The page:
Updated plans for land south of Orlando International Airport show Orlando's largest proposed industrial building would have more than 2.33 million square feet of storage area, an unparalleled size for this market -- and one sources say matches Amazon's newest fulfillment centers around the country.
First reported here on April 3, Atlanta-based developer Seefried Industrial Properties filed a Development Plan in late March with Orange County for a distribution center with an 855,000-square-foot footprint. The project would take 130 acres owned by an affiliate of Tavistock Development Company along Boggy Creek Road, south of the airport.
No tenant names were displayed on those plans from Seefried, which referred to it as "Project Mojo."
But a new traffic study for the project includes an updated site plan. On it, Seefried details the building would stand 51 feet, have a footprint of 855,000 square feet, and will use mezzanine floors to maximize the space for more than 2.33 million square feet of storage.
The building would be taller than any other warehouse in Greater Orlando. There is currently only one other building in the market taller than 36 feet; 40 feet is a typical cutoff point because going above it prompts fire code changes, and higher development cost.
Three sources with knowledge of Orlando's industrial market told GrowthSpotter on Monday they've heard Amazon is the prospective user, but that the deal isn't closed with Seefried and Tavistock.
Seefried develops industrial parks and build-to-suit warehouse facilities for clients across the country. It developed Amazon's distribution centers of more than 900,000 square feet in Ruskin (near Tampa), Nashville and Richmond.
Tavistock declined to comment for this story, and officials with Seefried did not respond to calls for comment.
Orange County Economic Development Administrator Eric Ushkowitz said Monday he knew "Project Mojo," but declined to comment on who the prospective tenant is, or if tax incentives have been requested from the county. With more than 2,500 planned parking spaces, the facility would be a major job creator.
Amazon already has two distribution centers in Central Florida of more than 1 million square feet, in Lakeland and Ruskin. In January, the company announced it would build a 1 million-square-foot fulfillment center in Jacksonville, its second in that market.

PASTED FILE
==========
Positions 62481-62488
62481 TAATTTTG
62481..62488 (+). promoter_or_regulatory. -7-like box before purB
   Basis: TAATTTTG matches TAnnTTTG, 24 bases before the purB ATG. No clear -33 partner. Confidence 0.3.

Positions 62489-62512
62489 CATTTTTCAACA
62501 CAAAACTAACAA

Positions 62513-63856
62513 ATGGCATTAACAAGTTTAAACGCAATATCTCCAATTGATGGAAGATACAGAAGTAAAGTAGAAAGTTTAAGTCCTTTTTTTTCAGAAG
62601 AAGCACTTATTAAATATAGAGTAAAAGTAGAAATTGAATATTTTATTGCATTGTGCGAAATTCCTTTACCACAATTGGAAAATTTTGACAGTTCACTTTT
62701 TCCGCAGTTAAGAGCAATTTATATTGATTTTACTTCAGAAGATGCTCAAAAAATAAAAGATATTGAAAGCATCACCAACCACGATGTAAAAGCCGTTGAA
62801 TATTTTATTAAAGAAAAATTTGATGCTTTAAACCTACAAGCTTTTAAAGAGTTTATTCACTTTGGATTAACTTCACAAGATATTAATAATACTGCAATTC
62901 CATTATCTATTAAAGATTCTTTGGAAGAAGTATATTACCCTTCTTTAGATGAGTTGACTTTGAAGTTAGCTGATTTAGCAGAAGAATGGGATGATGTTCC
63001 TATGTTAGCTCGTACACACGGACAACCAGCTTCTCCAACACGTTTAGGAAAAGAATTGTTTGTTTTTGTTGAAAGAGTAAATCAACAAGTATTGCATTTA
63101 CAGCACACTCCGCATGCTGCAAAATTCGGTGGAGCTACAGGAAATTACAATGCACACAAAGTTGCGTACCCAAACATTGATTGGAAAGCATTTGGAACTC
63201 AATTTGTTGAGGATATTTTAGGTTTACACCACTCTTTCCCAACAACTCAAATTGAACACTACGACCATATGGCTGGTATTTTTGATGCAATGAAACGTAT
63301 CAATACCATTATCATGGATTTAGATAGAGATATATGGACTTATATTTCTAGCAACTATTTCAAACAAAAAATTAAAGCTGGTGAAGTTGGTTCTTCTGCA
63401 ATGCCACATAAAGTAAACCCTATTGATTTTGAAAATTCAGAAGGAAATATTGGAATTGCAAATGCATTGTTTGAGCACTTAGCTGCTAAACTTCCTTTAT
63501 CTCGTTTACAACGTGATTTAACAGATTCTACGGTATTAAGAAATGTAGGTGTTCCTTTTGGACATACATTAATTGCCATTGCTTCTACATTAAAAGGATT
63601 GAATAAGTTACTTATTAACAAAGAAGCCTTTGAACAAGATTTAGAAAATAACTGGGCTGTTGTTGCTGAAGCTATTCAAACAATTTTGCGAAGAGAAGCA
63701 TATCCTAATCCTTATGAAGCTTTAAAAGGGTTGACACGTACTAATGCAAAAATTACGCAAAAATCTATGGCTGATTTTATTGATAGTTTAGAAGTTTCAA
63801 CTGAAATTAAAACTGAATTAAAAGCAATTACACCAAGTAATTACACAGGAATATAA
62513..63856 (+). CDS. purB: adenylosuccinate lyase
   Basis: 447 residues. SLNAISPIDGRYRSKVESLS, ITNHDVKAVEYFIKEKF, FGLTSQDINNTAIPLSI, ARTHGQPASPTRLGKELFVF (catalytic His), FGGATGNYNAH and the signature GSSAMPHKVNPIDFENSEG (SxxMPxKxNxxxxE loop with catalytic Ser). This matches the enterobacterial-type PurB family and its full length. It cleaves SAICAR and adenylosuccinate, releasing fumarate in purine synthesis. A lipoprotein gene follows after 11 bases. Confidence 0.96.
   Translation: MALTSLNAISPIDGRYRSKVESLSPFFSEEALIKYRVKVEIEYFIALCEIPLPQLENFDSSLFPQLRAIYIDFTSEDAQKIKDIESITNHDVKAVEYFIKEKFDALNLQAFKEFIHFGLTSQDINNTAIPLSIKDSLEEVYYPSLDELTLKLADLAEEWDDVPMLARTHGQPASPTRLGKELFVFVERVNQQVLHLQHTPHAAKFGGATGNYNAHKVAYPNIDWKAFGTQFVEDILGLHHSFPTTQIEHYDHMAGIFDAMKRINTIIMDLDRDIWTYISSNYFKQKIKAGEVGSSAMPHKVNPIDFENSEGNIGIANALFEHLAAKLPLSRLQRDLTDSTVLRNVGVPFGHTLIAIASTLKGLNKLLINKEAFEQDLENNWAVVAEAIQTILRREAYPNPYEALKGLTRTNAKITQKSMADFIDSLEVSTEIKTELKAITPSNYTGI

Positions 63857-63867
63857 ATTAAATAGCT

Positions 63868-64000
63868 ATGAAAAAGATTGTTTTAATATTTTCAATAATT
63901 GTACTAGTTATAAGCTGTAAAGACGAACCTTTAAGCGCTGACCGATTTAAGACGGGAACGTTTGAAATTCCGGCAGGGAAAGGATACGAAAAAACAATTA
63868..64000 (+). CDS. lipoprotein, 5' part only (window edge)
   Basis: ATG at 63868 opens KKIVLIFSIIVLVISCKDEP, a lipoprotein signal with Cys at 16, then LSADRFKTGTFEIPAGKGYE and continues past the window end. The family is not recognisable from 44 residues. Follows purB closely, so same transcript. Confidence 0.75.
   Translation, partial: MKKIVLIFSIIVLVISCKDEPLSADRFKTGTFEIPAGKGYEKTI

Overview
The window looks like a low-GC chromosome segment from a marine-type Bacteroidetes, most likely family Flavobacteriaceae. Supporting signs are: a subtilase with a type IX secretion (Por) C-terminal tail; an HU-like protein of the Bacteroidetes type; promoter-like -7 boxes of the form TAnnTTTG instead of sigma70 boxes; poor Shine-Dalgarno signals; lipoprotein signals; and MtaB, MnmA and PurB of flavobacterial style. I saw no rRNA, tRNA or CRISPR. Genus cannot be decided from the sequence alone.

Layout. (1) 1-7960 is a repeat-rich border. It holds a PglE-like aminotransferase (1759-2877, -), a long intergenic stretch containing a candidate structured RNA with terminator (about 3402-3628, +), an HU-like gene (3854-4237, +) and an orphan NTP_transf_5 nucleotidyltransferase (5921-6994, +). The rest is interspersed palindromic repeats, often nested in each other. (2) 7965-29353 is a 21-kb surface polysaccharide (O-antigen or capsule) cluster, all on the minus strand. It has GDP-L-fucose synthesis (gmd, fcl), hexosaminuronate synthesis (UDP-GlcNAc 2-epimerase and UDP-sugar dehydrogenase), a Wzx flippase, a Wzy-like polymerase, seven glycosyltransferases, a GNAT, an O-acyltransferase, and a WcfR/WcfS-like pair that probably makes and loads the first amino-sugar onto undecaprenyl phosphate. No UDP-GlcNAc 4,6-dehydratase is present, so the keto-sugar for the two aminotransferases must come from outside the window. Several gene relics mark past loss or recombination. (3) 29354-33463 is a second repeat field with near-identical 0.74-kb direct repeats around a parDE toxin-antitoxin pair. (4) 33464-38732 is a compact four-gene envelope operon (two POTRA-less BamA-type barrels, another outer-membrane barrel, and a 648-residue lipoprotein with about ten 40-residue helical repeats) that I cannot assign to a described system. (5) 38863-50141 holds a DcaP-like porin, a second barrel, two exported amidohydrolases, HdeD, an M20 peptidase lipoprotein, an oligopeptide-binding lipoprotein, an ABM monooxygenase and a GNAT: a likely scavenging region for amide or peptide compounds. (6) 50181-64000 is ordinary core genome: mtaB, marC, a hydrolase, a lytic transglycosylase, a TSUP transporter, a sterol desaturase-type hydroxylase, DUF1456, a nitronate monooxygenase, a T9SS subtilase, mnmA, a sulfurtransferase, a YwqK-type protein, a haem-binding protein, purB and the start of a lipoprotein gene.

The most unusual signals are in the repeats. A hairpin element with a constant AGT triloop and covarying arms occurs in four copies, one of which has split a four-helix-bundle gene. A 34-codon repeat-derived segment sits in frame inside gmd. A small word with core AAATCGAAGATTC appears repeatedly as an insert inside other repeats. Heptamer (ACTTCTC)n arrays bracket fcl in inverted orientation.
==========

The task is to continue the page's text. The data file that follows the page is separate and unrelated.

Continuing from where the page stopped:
But Amazon has located some of its newest fulfillment centers in close proximity to established ones in growth markets. Last August, the company said it would build a fourth distribution center in Illinois' Will County, which borders Chicago, supported by state tax incentives.
And in March, Amazon said it would invest $136 million to build a 855,000-square-foot fulfillment center in Katy, Texas, its 10th in that state, after getting the local county to offer a 50 percent tax rebate for the developed property over 20 years.
The world's largest online retailer has instituted innovative robotics systems in its largest fulfillment centers across the country. Its Kiva System, a highly efficient mechanized rack storage, commonly requires four 10-foot floors with three mezzanine levels and a high clearance of 40 feet, according to industrial case studies online.
In Baltimore, Duke Realty built a distribution center for Amazon in 2014 with a footprint of roughly 1 million square feet, but with a 50-foot ceiling that allows a three-level mezzanine structure -- bringing total usable square footage to 2.4 million.
"I've never seen that amount of mezzanine multi-story space proposed here, that would definitely be unique in our market and not many companies other than Amazon are set up to do that," said David Murphy, senior vice president specializing in industrial at CBRE Orlando, who claimed no knowledge of the deal. "But we are seeing new sorting infrastructure going into these buildings nowadays, and the pool of users who are commanding up to 800,000 square feet is growing."
Other users of a distribution center this size could be Walmart, FedEx and UPS. But none have shown a demand for mezzanine space and 50-foot heights like Amazon.
Walmart's Florida e-commerce growth prompted a 2015 investment in Davenport of two new distribution centers totaling close to 2 million square feet. FedEx is known to have been the confidential client behind Scannell Properties' 2016 bid to develop 42 acres west of the airport, but that was for a 352,000-square-foot warehouse, and the contract was dropped this year.
For the South Orlando project, Tavistock's land-owner affiliate has title insurance on the property that details a planned sale to an unnamed buyer. That proposed insurance amount is $26 million, which when divided by 130 acres that may be sold reflects $200,000 per acre, a price in line with recent industrial land sales in the market.
Amazon began increasing its direct footprint in Orlando last year, when in May 2016 the company confirmed its lease of 100,000 square feet of warehouse space near the tourism corridor, which has refrigerated storage and serves its "Prime Now" one- and two-hour delivery service.
Multi-story industrial warehouse development is also an area of innovation that is prompting new buildings taller than 50 feet.
In Seattle, Prologis is developing the Georgetown Crossroads, a three-story, 590,000-square-foot industrial warehouse that will be the first of its kind in the United States. The building will have truck ramps leading to loading docks on the second level, and a third floor served via forklift-accessible freight elevators for lighter-scale goods. The first two floors of that building would total a 52-foot clear height.